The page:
[erlang-questions] Strings as Lists

Lev Walkin <>
Wed Feb 13 02:32:44 CET 2008


Robert Virding wrote:
> I think it all boils down to what you are going to *do* with these 
> strings. If you are just going to store them somewhere for later then 
> converting them to a binary definitely save space. If, however, you are 
> going to *work* with them then having them as lists is definitely much 
> better. It is so much easier than having fixed sequence of octets. Also 
> most, if not all declarative languages functional and logic, have very 
> optimised list handling because lists are so practical to work with.
> 
> As mentioned in the next mail you can also keep them as iolists while 
> processing to make it efficient to send the strinigs into the big wide 
> world. This is sort best of both worlds.
> 
> Also having them as lists means you get UTF-16 and 32 for free, and most 
> of your libraries still work straight out of the bag. This, UTF-16/32, I 
> think will become much more important in the future when the number of 
> internet users who don't have a latin charset as their base increases. 
> Think of the influence of a few hundred million indians and chinese who 
> want 32 bit charsets. :-)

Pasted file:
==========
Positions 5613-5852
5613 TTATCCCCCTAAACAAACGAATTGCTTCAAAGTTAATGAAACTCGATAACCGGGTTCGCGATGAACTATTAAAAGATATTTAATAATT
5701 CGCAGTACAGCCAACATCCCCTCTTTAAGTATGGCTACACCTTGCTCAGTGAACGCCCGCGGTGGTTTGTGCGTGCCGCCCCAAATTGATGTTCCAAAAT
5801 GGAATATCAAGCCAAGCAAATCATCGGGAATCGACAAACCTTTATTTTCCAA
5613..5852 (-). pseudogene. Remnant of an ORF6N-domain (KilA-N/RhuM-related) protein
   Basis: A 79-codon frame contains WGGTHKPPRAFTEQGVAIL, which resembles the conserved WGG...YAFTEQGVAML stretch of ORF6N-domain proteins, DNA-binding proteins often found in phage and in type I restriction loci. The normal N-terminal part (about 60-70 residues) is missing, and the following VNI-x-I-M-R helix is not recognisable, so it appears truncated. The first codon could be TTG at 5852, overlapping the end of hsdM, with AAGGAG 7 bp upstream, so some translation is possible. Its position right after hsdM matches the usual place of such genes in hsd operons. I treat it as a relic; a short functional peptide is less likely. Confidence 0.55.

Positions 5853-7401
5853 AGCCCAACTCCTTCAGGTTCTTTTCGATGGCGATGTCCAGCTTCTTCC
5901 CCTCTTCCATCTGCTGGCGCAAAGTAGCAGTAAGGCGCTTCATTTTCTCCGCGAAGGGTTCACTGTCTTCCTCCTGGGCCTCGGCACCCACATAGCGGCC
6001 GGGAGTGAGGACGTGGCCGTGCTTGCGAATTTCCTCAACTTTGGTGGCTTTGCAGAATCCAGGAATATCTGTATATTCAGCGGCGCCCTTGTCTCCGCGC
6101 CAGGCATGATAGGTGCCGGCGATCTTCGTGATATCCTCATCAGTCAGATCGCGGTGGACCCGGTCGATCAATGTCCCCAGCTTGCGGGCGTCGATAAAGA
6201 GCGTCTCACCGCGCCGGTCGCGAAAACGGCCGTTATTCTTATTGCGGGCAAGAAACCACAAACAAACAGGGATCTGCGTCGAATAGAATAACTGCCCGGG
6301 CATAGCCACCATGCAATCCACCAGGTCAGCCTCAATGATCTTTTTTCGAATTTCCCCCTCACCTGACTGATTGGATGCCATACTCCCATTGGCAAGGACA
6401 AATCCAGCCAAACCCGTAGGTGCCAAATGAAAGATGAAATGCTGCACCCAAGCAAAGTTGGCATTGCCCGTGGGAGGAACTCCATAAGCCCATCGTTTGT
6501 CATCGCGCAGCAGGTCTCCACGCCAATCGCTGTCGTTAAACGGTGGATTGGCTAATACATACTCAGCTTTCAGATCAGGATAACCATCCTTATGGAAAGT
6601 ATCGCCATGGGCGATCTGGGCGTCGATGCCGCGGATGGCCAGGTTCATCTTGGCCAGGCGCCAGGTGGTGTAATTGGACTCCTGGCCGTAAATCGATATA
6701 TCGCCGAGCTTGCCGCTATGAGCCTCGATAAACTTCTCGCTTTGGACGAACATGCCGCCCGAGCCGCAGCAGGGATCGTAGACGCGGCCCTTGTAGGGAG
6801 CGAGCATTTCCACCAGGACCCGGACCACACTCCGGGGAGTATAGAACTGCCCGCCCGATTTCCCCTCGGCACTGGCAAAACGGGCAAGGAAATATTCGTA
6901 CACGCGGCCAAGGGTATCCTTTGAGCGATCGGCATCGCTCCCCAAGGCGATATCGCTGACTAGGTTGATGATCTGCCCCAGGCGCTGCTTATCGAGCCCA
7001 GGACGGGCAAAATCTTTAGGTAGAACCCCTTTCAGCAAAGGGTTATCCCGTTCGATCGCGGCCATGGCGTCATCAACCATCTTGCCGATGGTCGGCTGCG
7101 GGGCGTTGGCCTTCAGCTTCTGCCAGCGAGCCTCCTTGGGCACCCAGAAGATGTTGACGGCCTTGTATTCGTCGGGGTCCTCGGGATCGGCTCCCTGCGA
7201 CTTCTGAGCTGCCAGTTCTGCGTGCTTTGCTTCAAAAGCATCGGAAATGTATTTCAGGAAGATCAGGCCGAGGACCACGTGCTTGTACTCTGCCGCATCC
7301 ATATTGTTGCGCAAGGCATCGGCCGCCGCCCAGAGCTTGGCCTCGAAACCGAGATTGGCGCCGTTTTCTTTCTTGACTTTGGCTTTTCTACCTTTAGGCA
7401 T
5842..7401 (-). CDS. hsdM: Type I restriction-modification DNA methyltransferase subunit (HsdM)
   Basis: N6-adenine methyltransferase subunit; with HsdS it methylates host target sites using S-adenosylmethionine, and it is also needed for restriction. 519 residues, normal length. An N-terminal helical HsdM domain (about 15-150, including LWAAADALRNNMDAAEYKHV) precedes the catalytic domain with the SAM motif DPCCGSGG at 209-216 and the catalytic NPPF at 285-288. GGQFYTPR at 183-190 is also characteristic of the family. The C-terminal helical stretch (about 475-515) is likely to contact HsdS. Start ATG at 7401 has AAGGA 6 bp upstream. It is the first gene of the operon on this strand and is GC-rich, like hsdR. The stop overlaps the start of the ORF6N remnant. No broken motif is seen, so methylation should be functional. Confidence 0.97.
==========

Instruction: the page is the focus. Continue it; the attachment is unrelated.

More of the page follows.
Small correction: UTF-16 and UTF-32 are practically dead, you certainly
need to think in terms of UTF-8 nowadays.

> Robert
> 
> On 12/02/2008, *Masklinn* < 
> <mailto:>> wrote:
> 
> 
>     On 12 Feb 2008, at 17:19 , tsuraan wrote:
> 
>      > Why does erlang internally represent strings as lists?  In every
>      > language
>      > I've used other than Java, a string is a sequence of octets, just
>     like
>      > Erlang's binary type.  I know that you can represent a string
>      > efficiently by
>      > using <<"string">> rather than just "string", but why doesn't erlang
>      > do this
>      > by default?  Is it just because pre-12B binary handling wasn't as
>      > efficient
>      > as list handling, or is Erlang intended to support UTF-32?
>      >
> 
>     A lot of functional languages represent strings as lists rather than
>     arrays (Haskell also does that, and only recently got bytestrings)
>     because lists are their basic collection datatype (due to being a
>     recursive structure and everything), and this allows the use of all
>     the list-related functions on strings.
> 
>     Representing strings as arrays of bytes or character (which is pretty
>     much also what Java does, by the way) is an attribute of imperative
>     languages whose basic collection datatype is the array.
> 
>     My guess is that's the reason why: a lot of string operations were
>     already implemented on lists (reduces code duplication) and string
>     efficiency wasn't really of importance in the erlang world until
>     fairly recently, so strings being represented as lists of integers
>     wasn't much of a problem.
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